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Tangent bundle

## Summary

A tangent bundle is the collection of all of the tangent spaces for all points on a manifold, structured in a way that it forms a new manifold itself. Formally, in differential geometry, the tangent bundle of a differentiable manifold ${\displaystyle M}$ is a manifold ${\displaystyle TM}$ which assembles all the tangent vectors in ${\displaystyle M}$. As a set, it is given by the disjoint union[note 1] of the tangent spaces of ${\displaystyle M}$. That is,

{\displaystyle {\begin{aligned}TM&=\bigsqcup _{x\in M}T_{x}M\\&=\bigcup _{x\in M}\left\{x\right\}\times T_{x}M\\&=\bigcup _{x\in M}\left\{(x,y)\mid y\in T_{x}M\right\}\\&=\left\{(x,y)\mid x\in M,\,y\in T_{x}M\right\}\end{aligned}}}

where ${\displaystyle T_{x}M}$ denotes the tangent space to ${\displaystyle M}$ at the point ${\displaystyle x}$. So, an element of ${\displaystyle TM}$ can be thought of as a pair ${\displaystyle (x,v)}$, where ${\displaystyle x}$ is a point in ${\displaystyle M}$ and ${\displaystyle v}$ is a tangent vector to ${\displaystyle M}$ at ${\displaystyle x}$.

There is a natural projection

${\displaystyle \pi :TM\twoheadrightarrow M}$

defined by ${\displaystyle \pi (x,v)=x}$. This projection maps each element of the tangent space ${\displaystyle T_{x}M}$ to the single point ${\displaystyle x}$.

The tangent bundle comes equipped with a natural topology (described in a section below). With this topology, the tangent bundle to a manifold is the prototypical example of a vector bundle (which is a fiber bundle whose fibers are vector spaces). A section of ${\displaystyle TM}$ is a vector field on ${\displaystyle M}$, and the dual bundle to ${\displaystyle TM}$ is the cotangent bundle, which is the disjoint union of the cotangent spaces of ${\displaystyle M}$. By definition, a manifold ${\displaystyle M}$ is parallelizable if and only if the tangent bundle is trivial. By definition, a manifold ${\displaystyle M}$ is framed if and only if the tangent bundle ${\displaystyle TM}$ is stably trivial, meaning that for some trivial bundle ${\displaystyle E}$ the Whitney sum ${\displaystyle TM\oplus E}$ is trivial. For example, the n-dimensional sphere Sn is framed for all n, but parallelizable only for n = 1, 3, 7 (by results of Bott-Milnor and Kervaire).

## Role

One of the main roles of the tangent bundle is to provide a domain and range for the derivative of a smooth function. Namely, if ${\displaystyle f:M\rightarrow N}$  is a smooth function, with ${\displaystyle M}$  and ${\displaystyle N}$  smooth manifolds, its derivative is a smooth function ${\displaystyle Df:TM\rightarrow TN}$ .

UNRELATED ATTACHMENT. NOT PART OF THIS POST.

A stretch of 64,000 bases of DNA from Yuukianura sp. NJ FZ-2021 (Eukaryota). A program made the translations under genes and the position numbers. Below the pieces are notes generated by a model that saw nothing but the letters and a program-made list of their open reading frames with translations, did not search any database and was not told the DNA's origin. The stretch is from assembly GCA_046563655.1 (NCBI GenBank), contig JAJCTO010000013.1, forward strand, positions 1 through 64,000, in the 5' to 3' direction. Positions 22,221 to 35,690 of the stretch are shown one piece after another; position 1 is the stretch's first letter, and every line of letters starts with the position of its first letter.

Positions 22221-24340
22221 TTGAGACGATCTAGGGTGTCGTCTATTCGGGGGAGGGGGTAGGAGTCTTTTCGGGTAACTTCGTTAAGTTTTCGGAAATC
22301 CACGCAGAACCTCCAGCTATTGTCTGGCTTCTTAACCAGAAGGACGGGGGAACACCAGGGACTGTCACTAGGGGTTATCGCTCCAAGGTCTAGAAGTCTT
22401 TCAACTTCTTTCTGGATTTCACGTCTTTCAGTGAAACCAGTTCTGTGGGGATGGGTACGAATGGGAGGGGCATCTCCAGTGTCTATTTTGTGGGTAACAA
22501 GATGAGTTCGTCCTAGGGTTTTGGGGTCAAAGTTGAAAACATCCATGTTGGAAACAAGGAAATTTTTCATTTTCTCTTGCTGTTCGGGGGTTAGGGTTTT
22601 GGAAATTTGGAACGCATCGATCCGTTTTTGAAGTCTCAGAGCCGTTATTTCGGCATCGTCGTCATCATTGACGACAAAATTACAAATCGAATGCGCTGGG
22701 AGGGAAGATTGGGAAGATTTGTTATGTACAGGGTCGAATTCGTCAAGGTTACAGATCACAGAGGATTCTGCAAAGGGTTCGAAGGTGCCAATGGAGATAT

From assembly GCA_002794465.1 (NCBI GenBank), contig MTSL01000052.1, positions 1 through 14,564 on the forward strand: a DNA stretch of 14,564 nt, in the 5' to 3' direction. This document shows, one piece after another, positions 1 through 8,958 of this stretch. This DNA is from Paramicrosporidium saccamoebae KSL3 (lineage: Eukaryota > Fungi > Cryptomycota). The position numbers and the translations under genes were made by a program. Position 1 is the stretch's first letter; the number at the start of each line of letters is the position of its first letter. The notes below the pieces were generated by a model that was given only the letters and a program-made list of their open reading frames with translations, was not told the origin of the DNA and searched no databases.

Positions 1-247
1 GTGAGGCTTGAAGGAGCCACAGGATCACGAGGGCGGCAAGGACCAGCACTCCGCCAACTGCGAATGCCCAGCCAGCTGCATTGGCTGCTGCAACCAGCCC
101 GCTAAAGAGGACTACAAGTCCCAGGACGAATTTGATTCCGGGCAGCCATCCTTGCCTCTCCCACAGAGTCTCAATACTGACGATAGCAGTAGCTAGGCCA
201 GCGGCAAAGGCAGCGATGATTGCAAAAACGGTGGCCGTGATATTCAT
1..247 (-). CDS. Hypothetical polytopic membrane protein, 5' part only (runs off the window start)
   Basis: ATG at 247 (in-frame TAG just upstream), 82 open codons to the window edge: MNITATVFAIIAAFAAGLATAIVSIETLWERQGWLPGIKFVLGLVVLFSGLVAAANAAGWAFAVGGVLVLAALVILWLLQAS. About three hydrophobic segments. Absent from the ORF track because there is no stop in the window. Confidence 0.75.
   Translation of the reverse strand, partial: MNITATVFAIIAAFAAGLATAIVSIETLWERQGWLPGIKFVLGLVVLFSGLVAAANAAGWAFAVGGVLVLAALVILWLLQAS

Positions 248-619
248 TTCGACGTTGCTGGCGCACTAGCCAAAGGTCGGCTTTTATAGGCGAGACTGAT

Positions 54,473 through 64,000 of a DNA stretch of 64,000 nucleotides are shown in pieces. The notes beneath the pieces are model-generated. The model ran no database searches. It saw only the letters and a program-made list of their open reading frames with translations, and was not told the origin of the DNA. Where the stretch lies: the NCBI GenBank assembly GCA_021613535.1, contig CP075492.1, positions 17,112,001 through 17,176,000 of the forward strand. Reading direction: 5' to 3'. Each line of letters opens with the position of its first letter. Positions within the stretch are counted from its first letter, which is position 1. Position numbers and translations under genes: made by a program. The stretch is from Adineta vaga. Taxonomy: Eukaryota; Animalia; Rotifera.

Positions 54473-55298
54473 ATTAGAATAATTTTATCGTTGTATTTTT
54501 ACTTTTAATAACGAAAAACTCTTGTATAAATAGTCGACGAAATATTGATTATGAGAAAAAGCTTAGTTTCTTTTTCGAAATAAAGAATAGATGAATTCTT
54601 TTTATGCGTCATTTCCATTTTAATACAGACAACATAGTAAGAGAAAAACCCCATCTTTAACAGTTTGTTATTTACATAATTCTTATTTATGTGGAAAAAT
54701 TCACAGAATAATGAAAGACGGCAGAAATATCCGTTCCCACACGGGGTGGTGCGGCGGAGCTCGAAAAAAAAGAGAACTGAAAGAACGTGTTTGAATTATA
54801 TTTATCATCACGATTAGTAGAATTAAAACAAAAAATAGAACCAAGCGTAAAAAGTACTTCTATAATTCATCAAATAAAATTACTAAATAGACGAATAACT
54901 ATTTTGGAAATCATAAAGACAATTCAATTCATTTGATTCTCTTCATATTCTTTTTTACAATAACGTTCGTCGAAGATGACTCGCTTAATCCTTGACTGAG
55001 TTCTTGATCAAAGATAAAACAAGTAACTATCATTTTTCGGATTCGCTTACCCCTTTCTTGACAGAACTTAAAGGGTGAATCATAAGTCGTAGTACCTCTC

## Topology and smooth structure

The tangent bundle comes equipped with a natural topology (not the disjoint union topology) and smooth structure so as to make it into a manifold in its own right. The dimension of ${\displaystyle TM}$  is twice the dimension of ${\displaystyle M}$ .

Each tangent space of an n-dimensional manifold is an n-dimensional vector space. If ${\displaystyle U}$  is an open contractible subset of ${\displaystyle M}$ , then there is a diffeomorphism ${\displaystyle TU\to U\times \mathbb {R} ^{n}}$  which restricts to a linear isomorphism from each tangent space ${\displaystyle T_{x}U}$  to ${\displaystyle \{x\}\times \mathbb {R} ^{n}}$ . As a manifold, however, ${\displaystyle TM}$  is not always diffeomorphic to the product manifold ${\displaystyle M\times \mathbb {R} ^{n}}$ . When it is of the form ${\displaystyle M\times \mathbb {R} ^{n}}$ , then the tangent bundle is said to be trivial. Trivial tangent bundles usually occur for manifolds equipped with a 'compatible group structure'; for instance, in the case where the manifold is a Lie group. The tangent bundle of the unit circle is trivial because it is a Lie group (under multiplication and its natural differential structure). It is not true however that all spaces with trivial tangent bundles are Lie groups; manifolds which have a trivial tangent bundle are called parallelizable. Just as manifolds are locally modeled on Euclidean space, tangent bundles are locally modeled on ${\displaystyle U\times \mathbb {R} ^{n}}$ , where ${\displaystyle U}$  is an open subset of Euclidean space.

If M is a smooth n-dimensional manifold, then it comes equipped with an atlas of charts ${\displaystyle (U_{\alpha },\phi _{\alpha })}$ , where ${\displaystyle U_{\alpha }}$  is an open set in ${\displaystyle M}$  and

${\displaystyle \phi _{\alpha }:U_{\alpha }\to \mathbb {R} ^{n}}$

is a diffeomorphism. These local coordinates on ${\displaystyle U_{\alpha }}$  give rise to an isomorphism ${\displaystyle T_{x}M\rightarrow \mathbb {R} ^{n}}$  for all ${\displaystyle x\in U_{\alpha }}$ . We may then define a map